Greenie: My Greenie, so named for her distinctive green color, offers a traditional VVV pinked edge. This edge tends to be slightly bigger than modern pinking scissors.IMG_20171110_140422

Wavey Gem: These Gem machines offer a waved pinking. Depending on the fabric, this edge can look like a loose wave or tight wave.

The Process:

  1. I will take a limited number of requests each week/month.
  2. Please contact me by commenting below, emailing me, or through Etsy. (If you comment below, I will pull your email address and email you.)
  3. We will talk about your needs and fabric. I may need you to send me a small piece of your fabric to test on the machine.
  4. If we agree on the project, you will send me your fabric and I will set up a custom pinking listing for you on Etsy.
  5. When the pinking is complete and payment made through Etsy, I will package and send you your pinking.

Important Things to Know:

Please keep in mind these are antique machines. Therefore, they can be a bit temperamental. The cut may not be perfect. Some threads will skip. Some threads will catch. I will do my best to minimalize this and trim threads as needed.

Bias? Stripes? I have found with each machine some fabrics do well, while others do not. Certain machines are happy to cut on the grain in both directions as well as on the bias, while others will not. A Note on Bias – Additional calculations will be necessary for figuring the amount of bias needing to be cut. I do Not sew bias lengths together.

Cost? I am working on figuring out the cost. I will charge by the yard with a base fee. Needle-book pages will be a set fee. Postage will be based on current Priority Mail shipping rates with insurance for anything larger than needle-book pages.

Dies? Yes, I have have several dies. 14 of them actually. We have a “Love <> Hate” relationship. I love them when they sit there and behave themselves. I hate them when they refuse to work for me. Therefore – At this point, I will not be offing a service with the dies.

Strips? I do not sew the strips together. You will receive strips as they are cut, not in one continuous length.

Pieces/Scraps? If you want pieces or scraps pinked, please precut the strips you need.

Fabric Requirements:

  • Silk Must be a crisp taffeta.
    • Silk can Not:
      • have slubs
      • be soft
      • be a loose weave
      • be jacquard
      • have varied threads
      • be embroidered
  • Wools must be a tight weave tropical to medium dress weight – Preferably a plain weave, twill or flannel.
    • Wools can Not:
      • have fulled thickly
      • be coat weight, blanket weight, heavy weight
      • be soft
      • be a loose weave
      • be jacquard
      • have varied threads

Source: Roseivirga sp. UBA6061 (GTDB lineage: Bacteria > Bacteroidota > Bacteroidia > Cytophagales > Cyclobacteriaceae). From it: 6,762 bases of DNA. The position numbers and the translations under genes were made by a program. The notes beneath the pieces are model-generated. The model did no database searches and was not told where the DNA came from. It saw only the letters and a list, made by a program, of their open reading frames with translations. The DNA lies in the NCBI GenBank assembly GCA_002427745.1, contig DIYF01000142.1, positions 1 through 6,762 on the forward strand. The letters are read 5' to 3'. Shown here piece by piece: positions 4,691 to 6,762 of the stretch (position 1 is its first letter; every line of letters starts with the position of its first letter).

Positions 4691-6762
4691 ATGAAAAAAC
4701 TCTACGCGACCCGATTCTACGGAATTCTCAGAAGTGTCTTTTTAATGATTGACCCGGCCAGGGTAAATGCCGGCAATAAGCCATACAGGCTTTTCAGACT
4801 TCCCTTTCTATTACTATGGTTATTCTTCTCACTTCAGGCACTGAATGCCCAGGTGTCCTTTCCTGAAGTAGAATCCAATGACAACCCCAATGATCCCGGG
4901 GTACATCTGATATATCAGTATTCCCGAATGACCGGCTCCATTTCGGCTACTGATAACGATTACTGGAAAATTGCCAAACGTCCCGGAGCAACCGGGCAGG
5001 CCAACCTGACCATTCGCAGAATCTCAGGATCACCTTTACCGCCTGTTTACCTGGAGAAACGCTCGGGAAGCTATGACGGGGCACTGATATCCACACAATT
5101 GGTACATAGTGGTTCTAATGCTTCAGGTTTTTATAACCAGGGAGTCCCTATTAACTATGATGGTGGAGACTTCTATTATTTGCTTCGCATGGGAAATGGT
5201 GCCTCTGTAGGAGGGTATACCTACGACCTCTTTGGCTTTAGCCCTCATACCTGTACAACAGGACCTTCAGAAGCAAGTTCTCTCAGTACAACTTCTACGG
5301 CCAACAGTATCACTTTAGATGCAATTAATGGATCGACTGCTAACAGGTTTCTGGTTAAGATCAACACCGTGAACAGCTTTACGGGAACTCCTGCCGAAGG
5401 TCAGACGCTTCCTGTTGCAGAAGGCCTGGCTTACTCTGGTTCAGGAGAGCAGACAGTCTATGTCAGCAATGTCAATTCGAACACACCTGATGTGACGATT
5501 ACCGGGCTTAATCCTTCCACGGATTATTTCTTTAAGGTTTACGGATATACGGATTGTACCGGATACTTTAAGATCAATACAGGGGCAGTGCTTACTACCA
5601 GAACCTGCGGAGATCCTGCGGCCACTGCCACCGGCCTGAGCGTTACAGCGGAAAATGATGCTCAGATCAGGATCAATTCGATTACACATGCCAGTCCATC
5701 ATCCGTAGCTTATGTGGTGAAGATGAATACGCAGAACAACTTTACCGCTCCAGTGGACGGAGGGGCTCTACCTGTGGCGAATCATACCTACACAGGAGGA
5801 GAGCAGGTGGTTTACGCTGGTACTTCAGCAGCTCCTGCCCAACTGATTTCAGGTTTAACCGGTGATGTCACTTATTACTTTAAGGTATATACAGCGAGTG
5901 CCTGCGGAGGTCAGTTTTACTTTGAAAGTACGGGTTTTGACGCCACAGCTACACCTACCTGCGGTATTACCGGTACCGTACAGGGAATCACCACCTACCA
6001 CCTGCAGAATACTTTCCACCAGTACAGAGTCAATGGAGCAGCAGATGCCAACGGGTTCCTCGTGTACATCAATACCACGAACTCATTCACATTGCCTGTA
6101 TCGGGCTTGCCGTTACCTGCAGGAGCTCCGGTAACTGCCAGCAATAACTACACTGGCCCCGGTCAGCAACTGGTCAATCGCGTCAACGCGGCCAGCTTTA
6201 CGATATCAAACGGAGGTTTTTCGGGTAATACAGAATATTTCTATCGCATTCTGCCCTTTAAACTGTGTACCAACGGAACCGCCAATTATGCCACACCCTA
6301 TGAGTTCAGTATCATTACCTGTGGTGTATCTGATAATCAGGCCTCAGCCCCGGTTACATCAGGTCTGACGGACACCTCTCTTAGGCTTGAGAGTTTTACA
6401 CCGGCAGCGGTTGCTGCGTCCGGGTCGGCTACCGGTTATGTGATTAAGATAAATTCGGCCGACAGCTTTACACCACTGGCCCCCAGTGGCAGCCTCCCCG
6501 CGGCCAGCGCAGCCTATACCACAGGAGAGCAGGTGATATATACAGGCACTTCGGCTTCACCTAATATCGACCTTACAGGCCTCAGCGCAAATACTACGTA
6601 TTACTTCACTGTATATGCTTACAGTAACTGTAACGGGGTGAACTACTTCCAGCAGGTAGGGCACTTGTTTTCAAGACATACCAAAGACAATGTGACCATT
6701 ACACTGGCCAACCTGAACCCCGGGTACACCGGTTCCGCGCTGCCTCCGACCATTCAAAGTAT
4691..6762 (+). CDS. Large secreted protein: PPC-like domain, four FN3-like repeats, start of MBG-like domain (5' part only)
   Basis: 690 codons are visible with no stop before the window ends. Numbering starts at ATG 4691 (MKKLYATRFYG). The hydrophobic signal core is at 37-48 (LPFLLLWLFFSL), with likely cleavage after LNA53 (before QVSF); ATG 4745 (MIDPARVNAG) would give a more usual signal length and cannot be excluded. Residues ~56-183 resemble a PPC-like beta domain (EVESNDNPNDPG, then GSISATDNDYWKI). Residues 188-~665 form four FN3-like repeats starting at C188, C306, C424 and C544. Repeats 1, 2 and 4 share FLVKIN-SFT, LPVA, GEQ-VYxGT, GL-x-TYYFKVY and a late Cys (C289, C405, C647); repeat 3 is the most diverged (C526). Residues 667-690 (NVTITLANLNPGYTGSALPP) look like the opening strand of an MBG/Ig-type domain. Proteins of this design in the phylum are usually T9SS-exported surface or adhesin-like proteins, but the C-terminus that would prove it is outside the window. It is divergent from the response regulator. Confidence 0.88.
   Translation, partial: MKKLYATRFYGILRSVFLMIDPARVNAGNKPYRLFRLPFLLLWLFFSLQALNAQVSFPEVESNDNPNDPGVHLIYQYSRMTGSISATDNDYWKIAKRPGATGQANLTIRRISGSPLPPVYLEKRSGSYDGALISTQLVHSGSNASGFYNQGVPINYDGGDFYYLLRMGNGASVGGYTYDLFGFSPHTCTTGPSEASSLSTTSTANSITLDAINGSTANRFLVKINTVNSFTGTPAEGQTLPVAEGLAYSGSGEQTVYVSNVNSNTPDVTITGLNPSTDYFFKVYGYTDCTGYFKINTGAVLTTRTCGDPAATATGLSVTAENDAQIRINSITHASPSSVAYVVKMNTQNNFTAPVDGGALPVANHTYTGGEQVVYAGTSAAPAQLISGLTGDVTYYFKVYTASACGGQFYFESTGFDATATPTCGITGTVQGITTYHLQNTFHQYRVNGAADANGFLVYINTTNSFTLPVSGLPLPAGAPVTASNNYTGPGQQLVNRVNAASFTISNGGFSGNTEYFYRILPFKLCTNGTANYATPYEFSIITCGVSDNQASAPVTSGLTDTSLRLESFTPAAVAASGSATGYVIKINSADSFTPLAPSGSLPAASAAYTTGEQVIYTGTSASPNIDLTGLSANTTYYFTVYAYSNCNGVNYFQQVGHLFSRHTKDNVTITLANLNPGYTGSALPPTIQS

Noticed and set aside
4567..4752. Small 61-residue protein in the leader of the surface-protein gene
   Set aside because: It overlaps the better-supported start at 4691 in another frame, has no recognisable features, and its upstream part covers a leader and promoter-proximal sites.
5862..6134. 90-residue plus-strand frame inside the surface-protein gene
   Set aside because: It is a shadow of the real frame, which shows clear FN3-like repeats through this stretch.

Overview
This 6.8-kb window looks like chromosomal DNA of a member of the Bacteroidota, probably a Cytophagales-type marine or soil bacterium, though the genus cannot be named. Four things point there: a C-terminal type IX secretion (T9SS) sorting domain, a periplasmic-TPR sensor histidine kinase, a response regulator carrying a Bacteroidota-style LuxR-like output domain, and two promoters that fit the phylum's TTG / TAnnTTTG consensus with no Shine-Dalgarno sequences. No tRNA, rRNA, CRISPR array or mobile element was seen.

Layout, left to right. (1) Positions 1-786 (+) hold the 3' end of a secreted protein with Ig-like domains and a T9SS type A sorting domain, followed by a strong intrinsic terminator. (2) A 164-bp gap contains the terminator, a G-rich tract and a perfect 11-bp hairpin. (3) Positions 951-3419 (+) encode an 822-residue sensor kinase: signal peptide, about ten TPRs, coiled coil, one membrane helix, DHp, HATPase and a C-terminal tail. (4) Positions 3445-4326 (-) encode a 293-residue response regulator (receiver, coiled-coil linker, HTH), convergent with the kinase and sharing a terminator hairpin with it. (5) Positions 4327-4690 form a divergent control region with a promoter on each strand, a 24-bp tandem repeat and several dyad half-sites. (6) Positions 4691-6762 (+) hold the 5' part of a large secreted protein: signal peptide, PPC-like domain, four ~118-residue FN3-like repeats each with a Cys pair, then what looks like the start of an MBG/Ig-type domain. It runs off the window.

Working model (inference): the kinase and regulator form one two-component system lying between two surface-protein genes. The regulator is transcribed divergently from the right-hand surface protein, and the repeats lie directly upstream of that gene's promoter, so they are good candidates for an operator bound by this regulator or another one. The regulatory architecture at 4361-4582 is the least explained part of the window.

• be embroidered
      • have synthetic stretch
  • I will not cut: Anything with metallic threads, leathers, furs, sheers other than stiff organza, pleathers, any stretch fabrics,
  • Please iron the fabric before sending it.

 Yardage/Measures

I really want to write out a simple equation or combination of two equations for determining the amount of fabric needed for each project. One small problem: Too many words beginning with F. ie: Finished length, fullness ratio, flat cut length.

Step 1 – Figure out how much flat length you need. To do this, measure how much finished length you need. Meaning the pleated, ruched or gathered trim you need. Measure the areas of the bodice and the skirt and the sleeves. Add this up. Please, give yourself some extra. Next, multiply this number by the fullness ration needed for the type of trim you are doing:

  • Single directional or box pleats – Multiply by 3
  • Double box pleats – Multiply by 5
  • Light gathers – Multiply by 2
  • Light ruching – Multiply by 2
  • Fuller gathers – Multiply by 3
  • Fuller ruching – Multiply by 3

Example: A single 2″ wide on the grain row of VanDyke trim in single box pleating around the front and back of the bodice, around the open sleeves and around the skirt.

Bodice 52″ + Sleeves 48″ + Skirt 180″ = 280″ of finished trim

Add an additional 20″ for adjustments = 300″ of finished trim

300″ Finished trim x 3 for box pleats = 900″ of flat cut length

Step 2 – Figure out how much yardage is needed. Basically, we are figuring out how many strips it will take take to make the length and how wide those strips need to be. To do this, take your flat cut length and divide by the width of your fabric in the direction you want me to cut (across or with the warp.) This will give the number of strips needed. To calculate the width of the strips, take your desired finished width and add 1/2″ for the VV or wave edge, 1″ for the VanDyke edge. This is for the amount cut off. **Please keep in mind the width I cut will not be exact exact as these are antique machines. A variance of 1-2mm on each side will happen.*** Multiply this number by the number of strips needed. This is the length of fabric needed.

Example continued: A single 2″ wide on the grain row of Single box pleating around the front and back of the bodice, around the open sleeves and around the skirt. 

900″ of flat cut length  divided by a fabric width of 60″ = 15 strips

2″ + 1″ for VanDyke trim = 3″ wide strips

3″ wide strips x 15 strips = 45″ of fabric